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My mother saw a specialist for her eye and she was diagnosed with wet AMD.. Doctor wants to start injection therapy in her ey to halt the progression of the disease.. My mother is convinced that it is not needed as she says she see fine.. I explained to her that the disease will progress and that she will loose sight.. She finally agreed as long as she gets the opinion from her primary physician first , which is fine with me.. Problem is this, she has dementia , so every time I bring it up I have to push the restart button.. It is very frustrating because we go through the same thing all over again, she get very defensive, etc.. Anyone with a parent with dementia can relate. The end result is the same.. She agrees and all is good.. We will see the primary physician and I know what he will say because I have already spoken with him.. It is for her, unfortunately, even though she will leave his office agreeing and be co-operative she will forget the entire episode and it will be a restart moment. Question is this, do I respect what she want even though I know it is wrong or do I just go ahead and make the appointment and bring her there? I am leaning to just bringing her as I did to the specialist, in which she went a long like a trooper and only carried on when we where alone waiting for the doctor. My fear is this time they are going to stick a needle her eye and I am not sure how she is going to react.. Probably will be OK, but it is the afterwards.. I am sure someone out there had this experience, just want to know if there is any advice?

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Thanks windyridge, I think you are correct.. She will grumble , and try to convince me in the waiting room that we can leave, etc.. But she will go along with it, complain afterwards, but will forget about it in a few hours.. I would not be surprised if there are after effects from the shot, that she will ask me to call the eye doctor to make an appointment to look at her eye..

Hi farmjelly- thanks for the input, but my mom is really old tech.. Video of the PCP will not work, but it may work if she challenges me that she never had appointment with her PCP.. But, I would be reluctant to show her, because she is at the stage where she does not think there is anything wrong with her mind.. I would be reluctant to play it back to her, because it would put her face to face with her dementia, and frankly, I think it would put her in a bad place.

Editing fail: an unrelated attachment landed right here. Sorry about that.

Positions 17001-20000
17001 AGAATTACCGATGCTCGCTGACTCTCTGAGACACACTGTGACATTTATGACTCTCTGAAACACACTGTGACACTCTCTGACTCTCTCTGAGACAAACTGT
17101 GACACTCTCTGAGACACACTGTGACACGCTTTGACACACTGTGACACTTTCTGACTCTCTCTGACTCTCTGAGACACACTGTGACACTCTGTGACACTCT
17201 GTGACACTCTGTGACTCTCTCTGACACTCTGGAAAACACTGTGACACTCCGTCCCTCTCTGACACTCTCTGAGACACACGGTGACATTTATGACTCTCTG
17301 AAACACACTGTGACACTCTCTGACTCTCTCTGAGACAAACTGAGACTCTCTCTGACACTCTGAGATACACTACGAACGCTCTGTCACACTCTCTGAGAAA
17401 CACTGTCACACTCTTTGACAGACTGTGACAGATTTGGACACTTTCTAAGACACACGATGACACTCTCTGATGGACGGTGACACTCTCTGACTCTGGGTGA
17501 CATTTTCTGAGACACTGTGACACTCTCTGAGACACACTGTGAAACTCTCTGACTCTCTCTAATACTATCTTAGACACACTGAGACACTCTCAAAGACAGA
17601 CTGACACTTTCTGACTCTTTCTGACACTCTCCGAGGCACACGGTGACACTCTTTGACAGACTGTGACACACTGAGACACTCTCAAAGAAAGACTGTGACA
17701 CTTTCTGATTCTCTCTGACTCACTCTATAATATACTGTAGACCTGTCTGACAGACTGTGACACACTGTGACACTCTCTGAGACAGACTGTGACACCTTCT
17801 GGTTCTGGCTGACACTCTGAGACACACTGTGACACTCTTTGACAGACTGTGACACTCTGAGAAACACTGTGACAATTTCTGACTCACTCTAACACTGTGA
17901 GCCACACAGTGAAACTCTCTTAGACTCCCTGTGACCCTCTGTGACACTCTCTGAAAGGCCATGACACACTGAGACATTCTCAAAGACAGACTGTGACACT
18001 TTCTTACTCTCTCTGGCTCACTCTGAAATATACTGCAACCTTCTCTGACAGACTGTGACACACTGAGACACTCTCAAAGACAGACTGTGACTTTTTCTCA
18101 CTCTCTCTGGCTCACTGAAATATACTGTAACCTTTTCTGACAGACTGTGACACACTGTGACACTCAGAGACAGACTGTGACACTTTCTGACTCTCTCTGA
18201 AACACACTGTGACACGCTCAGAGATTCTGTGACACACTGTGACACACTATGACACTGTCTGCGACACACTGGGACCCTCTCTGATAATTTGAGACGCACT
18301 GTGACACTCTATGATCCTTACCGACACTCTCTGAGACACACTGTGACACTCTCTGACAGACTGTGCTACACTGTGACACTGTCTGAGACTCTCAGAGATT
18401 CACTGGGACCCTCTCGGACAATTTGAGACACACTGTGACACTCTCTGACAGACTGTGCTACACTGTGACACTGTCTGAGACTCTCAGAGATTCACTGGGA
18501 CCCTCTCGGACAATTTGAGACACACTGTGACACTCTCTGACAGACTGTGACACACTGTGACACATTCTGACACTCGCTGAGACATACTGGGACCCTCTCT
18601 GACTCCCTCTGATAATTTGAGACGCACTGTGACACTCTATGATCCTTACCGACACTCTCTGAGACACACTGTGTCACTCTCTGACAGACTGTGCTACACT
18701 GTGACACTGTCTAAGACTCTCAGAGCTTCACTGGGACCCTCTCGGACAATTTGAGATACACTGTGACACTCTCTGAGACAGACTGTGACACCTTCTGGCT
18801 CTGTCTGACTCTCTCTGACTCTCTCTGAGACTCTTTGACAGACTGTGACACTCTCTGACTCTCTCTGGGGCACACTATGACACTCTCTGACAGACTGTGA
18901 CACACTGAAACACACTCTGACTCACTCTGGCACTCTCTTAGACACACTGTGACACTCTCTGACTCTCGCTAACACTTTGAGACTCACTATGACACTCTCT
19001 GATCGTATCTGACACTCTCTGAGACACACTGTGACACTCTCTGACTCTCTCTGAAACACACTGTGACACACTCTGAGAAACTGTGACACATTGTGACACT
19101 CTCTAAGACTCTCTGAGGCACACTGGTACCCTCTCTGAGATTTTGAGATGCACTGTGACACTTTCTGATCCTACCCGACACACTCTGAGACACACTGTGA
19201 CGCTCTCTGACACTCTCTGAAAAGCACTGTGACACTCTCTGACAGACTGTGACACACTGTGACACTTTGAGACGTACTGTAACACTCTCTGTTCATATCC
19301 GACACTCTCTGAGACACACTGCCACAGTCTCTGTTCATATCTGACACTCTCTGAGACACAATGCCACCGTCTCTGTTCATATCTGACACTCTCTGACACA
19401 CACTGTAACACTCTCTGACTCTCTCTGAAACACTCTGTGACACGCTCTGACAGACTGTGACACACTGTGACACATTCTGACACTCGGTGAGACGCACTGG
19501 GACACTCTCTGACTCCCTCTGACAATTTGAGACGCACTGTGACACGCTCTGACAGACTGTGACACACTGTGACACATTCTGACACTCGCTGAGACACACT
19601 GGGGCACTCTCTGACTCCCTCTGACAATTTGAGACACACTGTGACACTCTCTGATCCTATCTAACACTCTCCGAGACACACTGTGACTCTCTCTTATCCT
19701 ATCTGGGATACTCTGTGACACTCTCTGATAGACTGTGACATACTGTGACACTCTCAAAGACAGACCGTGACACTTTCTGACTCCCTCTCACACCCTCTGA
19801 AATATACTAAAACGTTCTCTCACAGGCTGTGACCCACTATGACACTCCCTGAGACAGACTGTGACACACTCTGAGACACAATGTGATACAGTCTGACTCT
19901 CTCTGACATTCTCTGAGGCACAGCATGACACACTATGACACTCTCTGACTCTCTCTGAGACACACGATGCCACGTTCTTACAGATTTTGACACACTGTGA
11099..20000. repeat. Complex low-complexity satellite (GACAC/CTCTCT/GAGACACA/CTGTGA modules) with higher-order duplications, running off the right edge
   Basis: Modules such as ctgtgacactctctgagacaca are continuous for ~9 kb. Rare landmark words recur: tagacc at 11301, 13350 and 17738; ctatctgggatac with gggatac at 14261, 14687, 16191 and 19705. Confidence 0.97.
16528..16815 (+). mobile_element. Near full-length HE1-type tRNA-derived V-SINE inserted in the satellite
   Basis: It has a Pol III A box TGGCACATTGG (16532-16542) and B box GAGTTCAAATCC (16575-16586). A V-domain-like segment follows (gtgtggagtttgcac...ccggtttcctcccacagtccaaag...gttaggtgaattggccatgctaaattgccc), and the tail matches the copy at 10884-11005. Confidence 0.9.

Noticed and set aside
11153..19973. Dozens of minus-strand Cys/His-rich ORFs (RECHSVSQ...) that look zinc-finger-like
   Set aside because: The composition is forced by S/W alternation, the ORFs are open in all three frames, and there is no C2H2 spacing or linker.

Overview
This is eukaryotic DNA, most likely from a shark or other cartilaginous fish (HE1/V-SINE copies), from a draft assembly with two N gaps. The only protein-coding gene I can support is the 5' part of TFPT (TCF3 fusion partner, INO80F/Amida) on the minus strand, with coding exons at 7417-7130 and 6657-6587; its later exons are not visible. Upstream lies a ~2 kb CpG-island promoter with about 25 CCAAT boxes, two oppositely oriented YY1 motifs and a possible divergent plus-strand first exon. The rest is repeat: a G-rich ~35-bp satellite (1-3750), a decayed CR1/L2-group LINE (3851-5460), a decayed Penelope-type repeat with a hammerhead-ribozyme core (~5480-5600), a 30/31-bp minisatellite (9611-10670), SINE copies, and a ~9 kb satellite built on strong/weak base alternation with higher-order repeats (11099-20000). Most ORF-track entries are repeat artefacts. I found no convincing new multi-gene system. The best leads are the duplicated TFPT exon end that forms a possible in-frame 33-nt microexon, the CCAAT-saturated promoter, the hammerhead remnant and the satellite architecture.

With all of you I think I came to these conclusions:

1) I will start the therapy for her because it is minor in my mind.. Depending on the post injection effects will determine if it continues. About quality of life, do not want have the procedure once a month, where it puts her in pain 2-3 days afterwards.

2) Going to abandon the idea about speaking about it every day.. No sense since she will not remember. Think the best option is like windyridge suggested.. Tell her the night before, Ma have an eye doctor appointment tomorrow, will come home early from work to bring you.. Then go through the 45 minute to hour dialogue about why I will not cancel the appt, and that she needs to go..

I want to say to all of you; I am really glad I found this forum because I felt I was alone even though I knew I was not.. Clearly you all have a very large heart , and have been or are dealing with this..I have co-workers, and friends who feel sorry for me because they see me as having a burden, sacrificing part of my life etc.. But to be honest with you, I am seeing this as a blessing, I am becoming a better person because of this experience... Go figure!
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AnthonyB -- Would it help your efforts to re-convince her each time if you had a video of her PCP speaking directly to her, using her name, using a calm tone of voice, etc? Maybe even video the interaction between the PCP explaining and your Mom agreeing to the procedure. I have a dear friend who has to have these injections regularly in both eyes. She's mid-40's and in her right mind, and the shots are STILL anxiety producing. I agree with another's suggestion for something to help take the edge off before the shot.
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Anthony, My dad is much like your mom, 87 with dementia and no short term memory. As for the reset problem, I've found it to be a waste of time trying to explain and get dad to agree to anything, particularly doctor appointments and treatments.

Mom and I have learned to schedule the necessary appointments for him, don't discuss it or ask for his approval, just tell him when it's time to go, DAD LETS GO TO YOUR APPOINTMENT NOW! He's a pretty sweet old guy and it usually works like a charm.

The bigger issue with my dad is he's refusing to have cataract surgery and is gradually going to be blind. He's not legally incompetent so we can't force him. But honestly with his dementia the post op regime would be impossible: Eye drop regime, no rubbing eyes etc.